Purdue Pharma, maker of OxyContin, has filed bankruptcy in an attempt to save itself from financial ruin and settle thousands of lawsuits for its role in the opioid crisis.
McMinnville officials may seek to add one more case against the company at the urging of its legal counsel. City attorney Tim Pirtle says there is money on the table and the city should file for a share.
“It’s just a matter of how big the pie is that’s to be divided and how many pieces it’s going to be cut into,” said Pirtle. “Now, lots and lots and lots of municipalities and governmental entities won’t go to the trouble of filing and pursuing a claim so they will be leaving money on the table. I don’t think we should do that.”
His advice was given to members of the city Finance Committee on Tuesday. Also recommended is that the city find and enter into an agreement with an attorney or law firm experienced in such litigation, of which he is not.
“It’s a very complicated and sophisticated litigation,” said Pirtle. “I don’t consider myself experienced enough to do it. I suggest the city go out for proposals.”
Mayor Ben Newman suggested those interviews be held in executive sessions – closed discussions between board members and the attorney – due to the conversation being in regard to pending litigation. Unlike open meetings, the public is denied attendance in executive sessions so they are secret.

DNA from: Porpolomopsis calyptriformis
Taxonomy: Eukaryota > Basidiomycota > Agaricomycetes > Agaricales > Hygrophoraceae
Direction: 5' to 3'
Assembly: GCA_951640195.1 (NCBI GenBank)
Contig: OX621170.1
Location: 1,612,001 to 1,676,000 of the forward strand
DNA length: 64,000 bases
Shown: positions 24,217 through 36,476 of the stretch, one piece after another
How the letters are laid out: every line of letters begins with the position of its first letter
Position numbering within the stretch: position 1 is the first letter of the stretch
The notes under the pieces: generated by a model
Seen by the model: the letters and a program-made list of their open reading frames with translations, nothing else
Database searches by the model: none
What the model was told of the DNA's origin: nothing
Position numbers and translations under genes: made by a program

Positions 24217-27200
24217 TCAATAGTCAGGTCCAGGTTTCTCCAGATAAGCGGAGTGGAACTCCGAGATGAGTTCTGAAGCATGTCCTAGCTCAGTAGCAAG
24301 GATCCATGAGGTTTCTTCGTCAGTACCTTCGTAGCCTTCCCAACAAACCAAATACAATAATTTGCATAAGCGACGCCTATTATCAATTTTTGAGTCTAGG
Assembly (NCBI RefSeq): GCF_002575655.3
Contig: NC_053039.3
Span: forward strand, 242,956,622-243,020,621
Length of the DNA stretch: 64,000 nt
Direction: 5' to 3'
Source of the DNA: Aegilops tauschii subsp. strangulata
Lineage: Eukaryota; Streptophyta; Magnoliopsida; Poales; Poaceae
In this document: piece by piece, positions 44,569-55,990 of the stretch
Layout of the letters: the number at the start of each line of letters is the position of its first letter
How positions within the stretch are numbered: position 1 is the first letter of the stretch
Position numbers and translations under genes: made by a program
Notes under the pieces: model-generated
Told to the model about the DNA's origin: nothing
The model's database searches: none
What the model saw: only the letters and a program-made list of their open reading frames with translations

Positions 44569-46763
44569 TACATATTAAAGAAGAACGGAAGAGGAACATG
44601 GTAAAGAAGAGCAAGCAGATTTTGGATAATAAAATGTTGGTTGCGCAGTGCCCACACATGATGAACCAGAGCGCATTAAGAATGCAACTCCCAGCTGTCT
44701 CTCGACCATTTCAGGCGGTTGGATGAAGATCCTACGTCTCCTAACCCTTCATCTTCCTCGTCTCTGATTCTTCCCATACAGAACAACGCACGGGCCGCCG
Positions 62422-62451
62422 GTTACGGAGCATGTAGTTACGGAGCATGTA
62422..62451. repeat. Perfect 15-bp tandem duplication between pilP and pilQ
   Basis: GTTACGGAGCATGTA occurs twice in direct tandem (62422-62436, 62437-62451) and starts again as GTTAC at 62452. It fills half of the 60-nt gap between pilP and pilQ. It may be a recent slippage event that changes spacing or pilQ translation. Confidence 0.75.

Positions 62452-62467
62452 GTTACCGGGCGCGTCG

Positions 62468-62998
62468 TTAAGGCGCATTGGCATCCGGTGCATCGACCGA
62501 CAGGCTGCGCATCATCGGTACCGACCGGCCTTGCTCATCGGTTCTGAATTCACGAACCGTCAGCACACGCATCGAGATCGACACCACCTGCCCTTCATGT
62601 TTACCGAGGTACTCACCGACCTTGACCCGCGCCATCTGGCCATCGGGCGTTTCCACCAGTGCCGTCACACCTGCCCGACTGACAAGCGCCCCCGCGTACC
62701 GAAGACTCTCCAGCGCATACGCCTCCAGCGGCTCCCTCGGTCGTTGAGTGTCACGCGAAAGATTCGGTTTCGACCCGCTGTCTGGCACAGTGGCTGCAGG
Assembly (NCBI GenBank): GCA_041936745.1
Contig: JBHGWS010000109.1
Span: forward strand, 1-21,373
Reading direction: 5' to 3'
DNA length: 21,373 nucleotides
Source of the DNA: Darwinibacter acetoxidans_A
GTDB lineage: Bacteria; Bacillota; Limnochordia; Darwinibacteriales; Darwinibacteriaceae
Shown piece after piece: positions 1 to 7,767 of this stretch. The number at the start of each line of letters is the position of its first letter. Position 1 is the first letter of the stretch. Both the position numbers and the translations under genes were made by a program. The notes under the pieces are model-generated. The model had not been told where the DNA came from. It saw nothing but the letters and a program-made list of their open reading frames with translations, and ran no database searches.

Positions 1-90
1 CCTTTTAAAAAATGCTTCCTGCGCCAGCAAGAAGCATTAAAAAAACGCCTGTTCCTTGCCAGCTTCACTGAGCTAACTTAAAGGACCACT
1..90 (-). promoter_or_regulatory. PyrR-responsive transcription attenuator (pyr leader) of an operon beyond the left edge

Purdue Pharma has filed Chapter 11 bankruptcy protection. Corporations generally file Chapter 11 if they require time to restructure their debts. This version of bankruptcy gives the debtor a fresh start.
“Purdue Pharma is attempting to protect itself from the multitude of lawsuits and class actions filed throughout the country and maybe throughout the world,” said Pirtle. “Those lawsuits are for damages that people and companies have suffered as a result of the opioid epidemic that Purdue Pharma had a significant role in causing.”
Under Chapter 11 bankruptcy, a settlement will be negotiated during the bankruptcy process to resolve the cases against it. All lawsuits and class actions will be given a portion of what is expected to be a multi-billion dollar settlement.
During a court appearance in September 2019, the company initially offered to provide between $10 billion and $12 billion to help reimburse state and local governments and clean up the damage done by powerful prescription painkillers and illegal opioids, including heroin.
Local governments do not clearly seek damages because of bodily injury. Instead, they seek reimbursement for the cost in dealing with the opioid crisis and opioid addiction such as the cost to provide paramedic care, police involvement, social programs, and court programs.